Is China’s Economy in Bad Shape?

Chief Economist Eugenio J. Alemán discusses current economic conditions.

There has been lots of speculation lately regarding China’s economic “decline” or potential economic “perils,” so much so that newspaper articles about the coming demise of China’s miracle economic growth over the previous decades continue to take (our) time away from other, perhaps, more important topics. This has also added to our time spent in trying to make sense of China’s involvement and support of the continued development of an expanded BRICS alternative to a U.S. “driven” global economy.

The flurry of articles on China’s economic demise seems to have hit the Chinese Communist party hard, so hard that even the Chinese Ambassador to the U.S. had to intervene and write an opinion piece in the Washington Post (The Chinese economy is doing better than you might think, by Xie Feng, August 30, 2023). We normally don’t spend a lot of time reading what diplomats have to say because their job is to sell their country and they will say anything to do that. Thus, we are not going to take the time to analyze what the ambassador said in that piece.

Furthermore, we are not going to get into what these economists/analysts are saying about the current problems facing the Chinese economy. At the same time, we remember the heydays when economists argued that Chinese officials were lying with the economic numbers when the economy was, according to the statistics, growing at rates of more than 10% per year. Those reports are also common today, but now the problem has been reversed and the economy is clearly having trouble growing at high rates. One of these signs has been the Chinese government's decision to stop reporting the rate of unemployment for young Chinese, as the rate of unemployment for that segment of the population continued to increase. It is never a good sign when a government decides to not publish a data series because it does not serve its purposes!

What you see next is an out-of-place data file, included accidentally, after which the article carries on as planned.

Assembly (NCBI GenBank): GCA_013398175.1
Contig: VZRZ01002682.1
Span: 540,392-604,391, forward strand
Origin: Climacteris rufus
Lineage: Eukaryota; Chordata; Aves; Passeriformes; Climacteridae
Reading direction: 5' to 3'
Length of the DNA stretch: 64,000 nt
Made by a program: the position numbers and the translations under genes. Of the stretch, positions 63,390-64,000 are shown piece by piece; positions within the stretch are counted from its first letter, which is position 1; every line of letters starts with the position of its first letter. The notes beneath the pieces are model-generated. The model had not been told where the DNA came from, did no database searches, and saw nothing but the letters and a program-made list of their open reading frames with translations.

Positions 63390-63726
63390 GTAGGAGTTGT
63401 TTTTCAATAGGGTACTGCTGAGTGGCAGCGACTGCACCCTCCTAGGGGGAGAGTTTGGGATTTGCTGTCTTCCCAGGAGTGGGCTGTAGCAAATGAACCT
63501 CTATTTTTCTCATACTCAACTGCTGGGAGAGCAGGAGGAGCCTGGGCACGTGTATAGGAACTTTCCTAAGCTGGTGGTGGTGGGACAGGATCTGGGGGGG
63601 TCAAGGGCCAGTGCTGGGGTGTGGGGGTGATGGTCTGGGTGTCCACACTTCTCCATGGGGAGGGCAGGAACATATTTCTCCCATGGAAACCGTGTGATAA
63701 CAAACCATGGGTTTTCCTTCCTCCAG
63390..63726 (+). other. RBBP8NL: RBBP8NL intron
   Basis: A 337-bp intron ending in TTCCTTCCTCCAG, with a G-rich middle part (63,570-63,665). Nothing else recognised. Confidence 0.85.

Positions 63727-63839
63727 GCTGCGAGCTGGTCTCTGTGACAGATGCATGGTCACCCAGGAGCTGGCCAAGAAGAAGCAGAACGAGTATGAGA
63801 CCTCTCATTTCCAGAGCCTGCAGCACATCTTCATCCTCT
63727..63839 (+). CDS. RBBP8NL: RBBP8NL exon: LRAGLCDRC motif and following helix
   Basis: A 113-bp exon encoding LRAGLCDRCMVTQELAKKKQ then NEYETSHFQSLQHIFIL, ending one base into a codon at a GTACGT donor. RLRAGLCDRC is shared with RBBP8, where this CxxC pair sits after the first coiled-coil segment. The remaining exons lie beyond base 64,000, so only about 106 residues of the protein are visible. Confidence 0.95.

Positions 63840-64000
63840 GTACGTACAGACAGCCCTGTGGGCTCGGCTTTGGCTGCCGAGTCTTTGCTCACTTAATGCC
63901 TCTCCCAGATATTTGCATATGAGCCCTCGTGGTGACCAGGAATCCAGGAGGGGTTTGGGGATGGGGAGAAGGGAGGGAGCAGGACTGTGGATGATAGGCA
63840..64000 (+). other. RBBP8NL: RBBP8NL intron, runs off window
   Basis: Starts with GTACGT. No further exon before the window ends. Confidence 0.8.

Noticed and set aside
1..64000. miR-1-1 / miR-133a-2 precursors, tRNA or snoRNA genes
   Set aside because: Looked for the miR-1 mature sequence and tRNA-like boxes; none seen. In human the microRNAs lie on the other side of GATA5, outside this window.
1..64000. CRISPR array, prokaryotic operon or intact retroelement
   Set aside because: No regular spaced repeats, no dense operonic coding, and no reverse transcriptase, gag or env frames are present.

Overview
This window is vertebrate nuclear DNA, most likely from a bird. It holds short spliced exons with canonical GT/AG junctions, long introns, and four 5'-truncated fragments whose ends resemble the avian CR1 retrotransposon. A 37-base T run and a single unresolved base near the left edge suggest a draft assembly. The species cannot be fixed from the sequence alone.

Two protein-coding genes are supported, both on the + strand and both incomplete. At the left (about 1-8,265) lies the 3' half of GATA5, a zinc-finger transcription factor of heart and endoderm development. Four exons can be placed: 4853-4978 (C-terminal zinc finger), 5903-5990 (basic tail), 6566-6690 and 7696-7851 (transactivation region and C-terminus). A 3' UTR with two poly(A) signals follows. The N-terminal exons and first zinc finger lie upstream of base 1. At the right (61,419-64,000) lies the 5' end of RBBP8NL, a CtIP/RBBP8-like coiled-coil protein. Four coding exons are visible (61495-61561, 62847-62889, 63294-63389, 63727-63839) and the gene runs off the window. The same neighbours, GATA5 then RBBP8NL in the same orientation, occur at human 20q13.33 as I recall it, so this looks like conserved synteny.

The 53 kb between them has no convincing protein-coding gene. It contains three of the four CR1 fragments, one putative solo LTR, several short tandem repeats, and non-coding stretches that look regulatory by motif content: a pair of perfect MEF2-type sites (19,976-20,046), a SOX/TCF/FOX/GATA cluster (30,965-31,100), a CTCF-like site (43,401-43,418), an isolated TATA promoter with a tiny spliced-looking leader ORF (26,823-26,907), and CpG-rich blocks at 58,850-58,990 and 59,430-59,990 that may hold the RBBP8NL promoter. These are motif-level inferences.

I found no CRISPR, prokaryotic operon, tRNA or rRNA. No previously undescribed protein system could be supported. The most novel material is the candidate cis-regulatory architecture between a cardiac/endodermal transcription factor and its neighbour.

However, the biggest issues the Chinese economy has today is that the development model they chose to grow fast has probably run its course and they will have to adapt to the new realities. The development model has followed what economist Arthur Lewis called “unlimited supply of labor,” which meant that the Chinese economy could draw an unlimited supply of labor from its agricultural sector – which has low to negative productivity – into the industrial regions and keep wages relatively low while experiencing a large increase in productivity in the industrial sector.

At the same time, the country pursued a policy of subsidies that benefited several exporting sectors while it also pursued an immense infrastructure effort to integrate different parts of the country. This process was followed by a large push to build new cities and buildings that would accommodate this internal migration.